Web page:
In a widely expected move, the Federal Reserve raised interest rates by 0.25% on Wednesday. The inflation forecast for next year also went up modestly, from 1.6 percent to 1.7 percent. The statement from the Fed was optimistic that the job market "will remain strong," which is an improvement over the conclusions held by the Oct. 31-Nov. 1 meeting that conditions "will strengthen somewhat further."
The Fed moved the target range from 1.25 percent to 1.5 percent. This is tied to a number of different debt instruments, such as credit cards and adjustable-rate mortgages. Another development was that Federal Open Market Committee members expect the gross domestic product next year to grow from an estimated 2.1 percent in September to 2.5 percent. This follows two consecutive quarters of 3 percent growth or higher. The committee estimates that the fourth quarter could hit that level as well.
Growth is projected to settle down to 2.1 percent in 2019 and 2 percent in 2020, even while both of these are above the 2 percent and 1.8 percent forecasts three months ago, respectively.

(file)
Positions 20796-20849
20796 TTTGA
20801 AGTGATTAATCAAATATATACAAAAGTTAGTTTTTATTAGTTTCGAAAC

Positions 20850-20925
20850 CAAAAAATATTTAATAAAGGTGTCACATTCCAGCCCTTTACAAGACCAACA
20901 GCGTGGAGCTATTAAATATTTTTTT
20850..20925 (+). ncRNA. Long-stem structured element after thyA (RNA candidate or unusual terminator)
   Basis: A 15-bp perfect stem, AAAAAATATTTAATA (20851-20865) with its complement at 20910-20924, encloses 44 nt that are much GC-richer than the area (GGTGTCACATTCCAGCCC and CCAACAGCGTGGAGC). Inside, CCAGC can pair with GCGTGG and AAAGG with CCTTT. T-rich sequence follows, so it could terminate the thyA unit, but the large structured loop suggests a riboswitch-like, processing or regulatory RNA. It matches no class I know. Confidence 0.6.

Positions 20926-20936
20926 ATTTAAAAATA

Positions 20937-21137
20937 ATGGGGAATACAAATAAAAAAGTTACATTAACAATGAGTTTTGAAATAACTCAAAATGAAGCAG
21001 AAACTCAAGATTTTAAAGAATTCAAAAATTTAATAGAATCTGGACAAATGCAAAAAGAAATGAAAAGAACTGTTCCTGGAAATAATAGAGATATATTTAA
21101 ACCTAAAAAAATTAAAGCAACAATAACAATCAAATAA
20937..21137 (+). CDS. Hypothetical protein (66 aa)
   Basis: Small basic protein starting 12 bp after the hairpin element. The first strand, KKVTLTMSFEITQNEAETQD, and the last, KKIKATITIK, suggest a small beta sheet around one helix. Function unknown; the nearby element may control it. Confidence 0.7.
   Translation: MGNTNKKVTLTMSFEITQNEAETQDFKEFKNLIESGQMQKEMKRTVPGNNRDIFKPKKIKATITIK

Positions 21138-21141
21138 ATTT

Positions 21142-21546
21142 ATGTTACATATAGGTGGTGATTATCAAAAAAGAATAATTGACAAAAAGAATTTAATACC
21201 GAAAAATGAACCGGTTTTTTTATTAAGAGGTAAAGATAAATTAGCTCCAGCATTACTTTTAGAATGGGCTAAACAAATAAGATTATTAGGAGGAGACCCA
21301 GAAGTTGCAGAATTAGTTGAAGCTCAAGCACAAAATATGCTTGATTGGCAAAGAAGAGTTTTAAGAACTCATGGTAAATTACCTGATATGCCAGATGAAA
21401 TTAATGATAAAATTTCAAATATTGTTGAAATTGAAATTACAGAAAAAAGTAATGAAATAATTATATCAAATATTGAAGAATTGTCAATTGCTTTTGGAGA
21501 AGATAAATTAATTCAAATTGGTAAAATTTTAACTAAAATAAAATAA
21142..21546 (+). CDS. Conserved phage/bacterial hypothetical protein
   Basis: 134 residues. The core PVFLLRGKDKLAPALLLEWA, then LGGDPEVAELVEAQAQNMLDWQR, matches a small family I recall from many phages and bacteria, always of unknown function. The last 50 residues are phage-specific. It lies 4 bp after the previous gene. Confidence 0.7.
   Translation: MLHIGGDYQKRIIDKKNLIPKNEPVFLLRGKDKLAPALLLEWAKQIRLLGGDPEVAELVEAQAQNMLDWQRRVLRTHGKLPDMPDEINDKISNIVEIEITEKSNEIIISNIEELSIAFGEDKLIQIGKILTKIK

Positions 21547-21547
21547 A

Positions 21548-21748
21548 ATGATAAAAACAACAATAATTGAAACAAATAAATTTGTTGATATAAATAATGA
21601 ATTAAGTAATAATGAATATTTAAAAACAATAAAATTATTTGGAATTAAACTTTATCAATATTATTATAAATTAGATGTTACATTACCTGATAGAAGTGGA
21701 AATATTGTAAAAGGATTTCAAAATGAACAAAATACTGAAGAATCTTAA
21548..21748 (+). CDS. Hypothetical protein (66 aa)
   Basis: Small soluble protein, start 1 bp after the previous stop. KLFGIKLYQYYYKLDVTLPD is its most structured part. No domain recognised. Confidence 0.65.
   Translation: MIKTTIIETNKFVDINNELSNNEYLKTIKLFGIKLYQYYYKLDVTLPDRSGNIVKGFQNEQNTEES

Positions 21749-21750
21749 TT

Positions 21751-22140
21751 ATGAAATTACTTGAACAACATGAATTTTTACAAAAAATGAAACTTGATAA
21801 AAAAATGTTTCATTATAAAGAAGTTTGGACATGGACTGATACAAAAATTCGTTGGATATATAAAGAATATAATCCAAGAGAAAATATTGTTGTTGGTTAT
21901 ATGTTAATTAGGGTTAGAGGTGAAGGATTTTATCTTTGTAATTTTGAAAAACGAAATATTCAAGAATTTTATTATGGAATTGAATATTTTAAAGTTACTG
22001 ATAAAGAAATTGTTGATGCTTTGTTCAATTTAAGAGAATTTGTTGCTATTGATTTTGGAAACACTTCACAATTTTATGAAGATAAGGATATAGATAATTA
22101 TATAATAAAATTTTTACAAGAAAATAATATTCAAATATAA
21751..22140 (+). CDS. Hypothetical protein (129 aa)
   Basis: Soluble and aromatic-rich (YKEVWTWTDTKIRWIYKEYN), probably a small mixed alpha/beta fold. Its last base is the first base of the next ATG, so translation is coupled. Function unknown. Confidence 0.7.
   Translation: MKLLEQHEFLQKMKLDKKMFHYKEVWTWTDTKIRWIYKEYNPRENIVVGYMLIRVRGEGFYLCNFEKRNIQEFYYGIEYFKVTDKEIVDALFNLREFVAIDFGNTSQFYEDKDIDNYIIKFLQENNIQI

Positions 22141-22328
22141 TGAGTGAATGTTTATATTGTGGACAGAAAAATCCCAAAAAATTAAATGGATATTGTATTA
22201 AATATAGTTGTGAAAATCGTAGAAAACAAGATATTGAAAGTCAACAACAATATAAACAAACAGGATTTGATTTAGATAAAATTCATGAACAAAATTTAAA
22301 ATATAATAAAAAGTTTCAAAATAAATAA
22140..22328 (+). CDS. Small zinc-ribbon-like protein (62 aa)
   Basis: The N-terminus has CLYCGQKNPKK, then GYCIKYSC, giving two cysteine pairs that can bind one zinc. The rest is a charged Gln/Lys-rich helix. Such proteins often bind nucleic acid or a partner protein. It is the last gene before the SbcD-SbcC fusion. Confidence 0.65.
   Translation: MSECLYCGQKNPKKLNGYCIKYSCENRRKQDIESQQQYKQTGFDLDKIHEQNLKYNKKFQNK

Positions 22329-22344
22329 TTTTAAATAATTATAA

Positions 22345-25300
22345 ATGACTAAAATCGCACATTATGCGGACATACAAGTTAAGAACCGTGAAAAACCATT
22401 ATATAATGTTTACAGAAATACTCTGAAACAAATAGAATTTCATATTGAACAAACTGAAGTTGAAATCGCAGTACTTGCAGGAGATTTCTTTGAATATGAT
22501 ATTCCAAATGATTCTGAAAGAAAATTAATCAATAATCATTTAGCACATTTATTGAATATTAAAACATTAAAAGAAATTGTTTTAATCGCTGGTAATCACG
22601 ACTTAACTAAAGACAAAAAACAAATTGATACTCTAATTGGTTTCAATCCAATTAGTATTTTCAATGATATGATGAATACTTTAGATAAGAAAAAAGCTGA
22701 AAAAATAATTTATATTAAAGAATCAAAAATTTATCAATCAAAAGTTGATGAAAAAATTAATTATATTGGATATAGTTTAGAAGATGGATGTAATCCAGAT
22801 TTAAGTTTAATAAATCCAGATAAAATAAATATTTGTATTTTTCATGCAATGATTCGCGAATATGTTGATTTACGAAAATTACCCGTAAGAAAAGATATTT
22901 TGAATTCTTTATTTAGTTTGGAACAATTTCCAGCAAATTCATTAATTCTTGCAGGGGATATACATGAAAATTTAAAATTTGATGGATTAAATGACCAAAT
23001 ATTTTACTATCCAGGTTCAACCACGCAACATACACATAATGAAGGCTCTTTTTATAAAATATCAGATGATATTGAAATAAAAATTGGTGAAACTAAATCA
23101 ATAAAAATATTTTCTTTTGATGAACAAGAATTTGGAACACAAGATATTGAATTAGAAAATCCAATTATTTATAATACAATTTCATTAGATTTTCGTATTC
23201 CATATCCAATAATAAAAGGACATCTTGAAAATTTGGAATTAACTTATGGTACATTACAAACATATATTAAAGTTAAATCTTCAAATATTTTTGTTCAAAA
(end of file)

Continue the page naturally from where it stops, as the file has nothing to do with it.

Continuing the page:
While the committee did not say why there is growth expected, departing Fed Chair Janet Yellen has expressed in speeches this year that she was optimistic that aggressive fiscal policy could help. Congress is negotiating a tax reform package that seeks to cut the corporate tax rate and taxes paid by many Americans.
Officials at the Fed cut their estimates for the unemployment rate, to 3.9 percent in 2018 and 2019, two-tenths below the previous numbers. The 2020 rate is expected to be 4 percent, down from 4.2 percent, while the longer-run outlook remained at 4.6 percent. The current unemployment rate is 4.1 percent.
According to CNBC’s Fed Survey, respondents were already bullish that interest rate hikes and tax cuts were imminent. Seeing that tax cuts are on the way, in addition to greater economic growth, Fed watchers responding to the survey believe that GDP will accelerate to nearly 3 percent in 2018 and 2019, (2.85 percent to be exact for both years) and inflation to go up by only 2.5 percent by 2019. Additionally, at 14.9 percent, the risk of recession is at the lowest point it has been in 2.5 years. Taxes and regulation, coupled with global economic weakness, are the biggest threats to the U.S. expansion.